12 Presentation by Boldizsár Nagy D ECISION MAKING STRUCTURE IN THE EU T ITLE V TFEU COUNCIL OF MINISTERS (JHA COUNCIL) High-Level Working Group on Asylum and MigrationCOREPER Standing Committee on Operational Cooperation on Internal Security (COSI) (see § 71 TFEU) Strategic Committee on Immigration, Frontiers and Asylum (SCIFA) Coordinating Committee in the area of police and judicial cooperation in criminal matters (CATS) Working Party on Civil Law Matters Working party on Integration Migration and Expulsion Law Enforcement Working Party Working Party for Schengen Matters Working Party on Fundamental Rights Citizens Rights and Free Movement of Persons Visa Working PartyWorking Party on Cooperation in Criminal Matters Working Party on General Matters including Evaluation Working Party on Civil Protection Asylum Working PartyWorking Party on Substantive Criminal Law Working Group on Information Exchange and Data Protection JAI -RELEX Working Party Working Party on FrontiersWorking Party on TerrorismCustoms Cooperation Working Party Based on Council doc 5688/1/11 „LIST OF COUNCIL PREPARATORY BODIES” REV1 - visited 11 September 2011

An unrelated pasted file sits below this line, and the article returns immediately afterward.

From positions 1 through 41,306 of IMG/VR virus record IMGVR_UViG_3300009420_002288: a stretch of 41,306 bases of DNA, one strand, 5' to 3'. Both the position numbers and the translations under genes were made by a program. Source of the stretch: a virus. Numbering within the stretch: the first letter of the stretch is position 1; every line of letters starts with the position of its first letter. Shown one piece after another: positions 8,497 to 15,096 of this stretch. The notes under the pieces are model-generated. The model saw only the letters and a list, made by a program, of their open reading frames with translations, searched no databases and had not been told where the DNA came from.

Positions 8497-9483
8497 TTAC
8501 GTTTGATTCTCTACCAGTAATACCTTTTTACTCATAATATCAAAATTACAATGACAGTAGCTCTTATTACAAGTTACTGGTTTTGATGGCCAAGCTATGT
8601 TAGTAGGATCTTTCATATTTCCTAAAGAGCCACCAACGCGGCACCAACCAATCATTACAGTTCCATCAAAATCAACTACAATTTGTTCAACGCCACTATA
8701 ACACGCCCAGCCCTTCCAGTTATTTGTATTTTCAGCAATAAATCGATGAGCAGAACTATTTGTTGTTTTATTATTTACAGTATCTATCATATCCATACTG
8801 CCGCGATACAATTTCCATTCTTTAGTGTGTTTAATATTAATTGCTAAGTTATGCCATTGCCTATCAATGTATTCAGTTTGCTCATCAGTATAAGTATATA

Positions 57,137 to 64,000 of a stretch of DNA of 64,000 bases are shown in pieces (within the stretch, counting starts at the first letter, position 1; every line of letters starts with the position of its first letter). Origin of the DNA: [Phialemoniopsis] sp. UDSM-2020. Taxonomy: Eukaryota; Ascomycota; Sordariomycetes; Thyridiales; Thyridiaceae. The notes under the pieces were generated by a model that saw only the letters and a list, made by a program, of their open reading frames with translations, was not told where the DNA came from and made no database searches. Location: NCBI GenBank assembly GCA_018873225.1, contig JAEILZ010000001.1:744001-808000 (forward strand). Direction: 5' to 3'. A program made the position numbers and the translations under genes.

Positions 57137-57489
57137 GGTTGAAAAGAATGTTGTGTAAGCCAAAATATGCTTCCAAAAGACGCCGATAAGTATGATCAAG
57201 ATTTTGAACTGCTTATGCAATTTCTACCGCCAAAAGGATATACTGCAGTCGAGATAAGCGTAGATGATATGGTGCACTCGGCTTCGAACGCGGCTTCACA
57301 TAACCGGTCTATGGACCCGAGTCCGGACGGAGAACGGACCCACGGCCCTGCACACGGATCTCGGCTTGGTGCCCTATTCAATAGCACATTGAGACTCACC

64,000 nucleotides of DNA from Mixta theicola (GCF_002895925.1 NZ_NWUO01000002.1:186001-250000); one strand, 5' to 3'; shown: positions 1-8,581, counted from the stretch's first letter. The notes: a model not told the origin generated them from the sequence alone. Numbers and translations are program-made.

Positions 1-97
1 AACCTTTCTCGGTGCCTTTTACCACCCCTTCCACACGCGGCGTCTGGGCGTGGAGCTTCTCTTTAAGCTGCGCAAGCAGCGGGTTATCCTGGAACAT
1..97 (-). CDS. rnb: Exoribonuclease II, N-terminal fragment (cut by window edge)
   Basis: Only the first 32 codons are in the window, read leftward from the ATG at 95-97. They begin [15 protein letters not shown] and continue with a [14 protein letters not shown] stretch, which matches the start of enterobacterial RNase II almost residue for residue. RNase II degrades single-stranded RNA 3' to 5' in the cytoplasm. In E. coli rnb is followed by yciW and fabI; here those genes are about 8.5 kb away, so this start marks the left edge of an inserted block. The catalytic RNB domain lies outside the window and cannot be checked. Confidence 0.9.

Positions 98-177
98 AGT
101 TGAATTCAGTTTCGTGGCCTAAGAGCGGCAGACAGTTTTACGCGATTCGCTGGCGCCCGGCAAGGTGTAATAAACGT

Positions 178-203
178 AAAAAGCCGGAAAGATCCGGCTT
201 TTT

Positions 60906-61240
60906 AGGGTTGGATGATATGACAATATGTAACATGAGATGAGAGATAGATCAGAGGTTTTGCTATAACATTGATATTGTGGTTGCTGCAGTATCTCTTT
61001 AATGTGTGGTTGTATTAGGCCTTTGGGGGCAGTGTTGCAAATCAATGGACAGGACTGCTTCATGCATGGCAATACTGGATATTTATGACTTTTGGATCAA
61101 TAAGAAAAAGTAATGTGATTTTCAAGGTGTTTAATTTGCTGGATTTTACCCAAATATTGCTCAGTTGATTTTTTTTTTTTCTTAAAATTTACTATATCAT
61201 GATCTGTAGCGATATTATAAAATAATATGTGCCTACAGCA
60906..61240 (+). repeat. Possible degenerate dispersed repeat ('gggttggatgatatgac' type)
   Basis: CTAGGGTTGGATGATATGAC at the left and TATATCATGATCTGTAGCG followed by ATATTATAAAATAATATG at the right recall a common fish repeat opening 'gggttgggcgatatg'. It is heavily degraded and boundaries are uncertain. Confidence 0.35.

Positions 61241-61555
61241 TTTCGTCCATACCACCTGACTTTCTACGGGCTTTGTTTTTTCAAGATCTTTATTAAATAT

13 Presentation by Boldizsár Nagy Votes distribution – qualified majority Before accessions of 2004, 2007 Now, with Bulgaria and Romania until 2014 After 1 November 2014 France Germany member – 1 vote Great Britain Italy Spain Poland Qualified majority = „double majority ” Romania-14 The Netherlands Belgium Greece Portugal On a proposal from the Commission or the High Representative On any other porposal Czech republic Hungary % of the ministers (countries) (15) representing 65% of the population of the EU 72 % of the ministers (20) representing 65 % of the population of the EU Ausztria Sweden Bulgaria Denmark Finland Ireland Lithuania Slovakia Luxembourg Cyprus Estonia Latvia Slovenia Malta-3 Total87345 Blocking minority : minimum 4 countries even if 3 represent more than 35 % of the population Qualified majority Blocking minority 62 (71,26%) (73,91 %) 91